China's central bank rarely explains its actions in public and keeps markets guessing on policy, but the angst created by its stand off with banks in the money markets is prompting calls for it to change tack.
The People's Bank of China (PBOC) let short-term interest rates spike to extraordinary levels this past week as it refused to inject funds into money markets.
Some observers saw it as an attempt to force banks to stop channelling money into the informal banking sector, known as "shadow banking", which authorities worry is creating significant credit risks.
For years, the central bank has made stability its watchword, which for the money markets meant it would always provide liquidity when cash conditions tightened. As the central bank is now standing back while banks scramble for cash, markets are left uncertain as to whether there has been a fundamental change in policy.
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In effect, there seems to be a competing policy objective, said Fitch Ratings Senior Director Charlene Chu.
"The real uncertainty in the market comes down to people not really knowing which of those is more important at which point in time," she said on the sidelines of a conference in Sydney.
Traders blame the absence of a clear and public signal from the central bank for panic at some smaller banks, as the cost of borrowing overnight funds spiked to as high as 25 percent for some institutions.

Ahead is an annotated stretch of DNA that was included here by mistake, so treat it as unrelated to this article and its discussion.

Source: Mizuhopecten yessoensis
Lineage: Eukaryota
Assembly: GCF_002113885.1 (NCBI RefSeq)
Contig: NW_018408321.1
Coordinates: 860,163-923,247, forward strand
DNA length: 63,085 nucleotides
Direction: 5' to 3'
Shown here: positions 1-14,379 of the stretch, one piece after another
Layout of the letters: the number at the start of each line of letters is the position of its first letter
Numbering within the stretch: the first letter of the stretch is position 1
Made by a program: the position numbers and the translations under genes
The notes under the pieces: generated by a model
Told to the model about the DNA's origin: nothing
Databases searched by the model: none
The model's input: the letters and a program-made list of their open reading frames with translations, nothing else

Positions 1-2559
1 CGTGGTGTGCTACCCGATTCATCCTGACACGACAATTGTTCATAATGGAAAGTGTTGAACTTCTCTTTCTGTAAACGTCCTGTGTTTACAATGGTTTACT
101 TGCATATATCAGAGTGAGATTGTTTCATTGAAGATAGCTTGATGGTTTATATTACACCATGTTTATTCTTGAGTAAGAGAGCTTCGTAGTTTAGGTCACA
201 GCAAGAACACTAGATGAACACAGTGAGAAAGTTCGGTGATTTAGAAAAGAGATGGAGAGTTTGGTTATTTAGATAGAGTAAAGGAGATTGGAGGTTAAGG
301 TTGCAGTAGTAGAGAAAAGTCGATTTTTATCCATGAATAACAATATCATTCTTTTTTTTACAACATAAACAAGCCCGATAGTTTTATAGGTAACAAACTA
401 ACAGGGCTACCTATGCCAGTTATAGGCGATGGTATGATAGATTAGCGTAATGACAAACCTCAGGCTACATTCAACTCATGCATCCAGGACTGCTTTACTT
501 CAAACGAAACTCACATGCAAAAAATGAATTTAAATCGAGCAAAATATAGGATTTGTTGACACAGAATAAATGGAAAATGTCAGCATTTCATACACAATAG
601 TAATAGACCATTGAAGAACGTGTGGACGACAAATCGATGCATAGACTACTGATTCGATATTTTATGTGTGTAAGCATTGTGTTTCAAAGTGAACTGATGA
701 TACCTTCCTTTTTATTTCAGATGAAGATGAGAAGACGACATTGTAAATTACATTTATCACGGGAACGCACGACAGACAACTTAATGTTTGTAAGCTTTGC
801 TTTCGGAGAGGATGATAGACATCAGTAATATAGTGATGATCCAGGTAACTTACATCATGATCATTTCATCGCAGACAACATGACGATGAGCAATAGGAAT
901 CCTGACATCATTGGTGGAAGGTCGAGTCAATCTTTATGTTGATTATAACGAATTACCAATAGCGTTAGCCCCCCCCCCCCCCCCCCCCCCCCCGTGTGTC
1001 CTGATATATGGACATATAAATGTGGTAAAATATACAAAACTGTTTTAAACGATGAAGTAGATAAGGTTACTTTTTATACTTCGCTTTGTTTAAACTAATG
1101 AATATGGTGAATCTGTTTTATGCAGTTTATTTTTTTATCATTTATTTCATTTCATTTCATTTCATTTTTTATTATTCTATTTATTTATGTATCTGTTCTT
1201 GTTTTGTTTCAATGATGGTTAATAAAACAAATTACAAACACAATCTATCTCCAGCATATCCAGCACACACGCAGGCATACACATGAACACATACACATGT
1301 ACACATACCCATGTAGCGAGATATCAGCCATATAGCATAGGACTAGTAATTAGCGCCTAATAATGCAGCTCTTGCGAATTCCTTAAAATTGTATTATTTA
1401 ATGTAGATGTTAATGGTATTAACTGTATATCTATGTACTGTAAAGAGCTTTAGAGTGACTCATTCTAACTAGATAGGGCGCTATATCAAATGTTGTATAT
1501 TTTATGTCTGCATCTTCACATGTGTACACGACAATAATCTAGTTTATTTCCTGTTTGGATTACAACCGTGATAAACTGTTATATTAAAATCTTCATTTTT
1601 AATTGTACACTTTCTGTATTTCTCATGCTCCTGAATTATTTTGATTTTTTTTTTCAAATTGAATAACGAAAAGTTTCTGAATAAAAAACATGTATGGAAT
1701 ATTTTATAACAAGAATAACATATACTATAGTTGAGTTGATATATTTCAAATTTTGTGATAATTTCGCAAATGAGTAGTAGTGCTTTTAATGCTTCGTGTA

Those jitters spread more broadly late last week, as rumours - passed on by Chinese media outlets - that two major banks had received emergency funds from the PBOC circulated in financial markets in London and New York on Thursday.
The lenders denied the rumours, after which money markets calmed somewhat on Friday.
The panic in the otherwise arcane marketplace even sparked a flurry of activity on social media as the Twitter-like service Weibo lit up with comments from Chinese worried that a financial crisis was unfolding.
Throughout, the central bank has remained silent. Several telephone calls from Reuters to the PBOC for comment went unanswered.
To many market players, the episode highlights that it is time for the PBOC to shift away from its penchant for opacity in conducting its business. In the past that has included carrying out special market operations behind the scenes and announcing changes in policy interest rates out of the blue and with a minimum of explanation - often at odd hours of the day and at weekends.
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"There should be a lesson to be drawn from this," said Zhao Qingming, an economist at China Construction Bank.
The information asymmetry between the central bank and market participants led to confusion and exacerbated the cash crunch, traders said. Some banks dared not lend out money to other banks even though they had cash at hand due to the uncertainty, Zhao said.
"I think the central bank should improve its communication with the market. At least, it should tell the market clearly what its intention is at the very beginning," he said.
Several money market traders reached by Reuters also expressed a similar wish for greater clarity from the PBOC.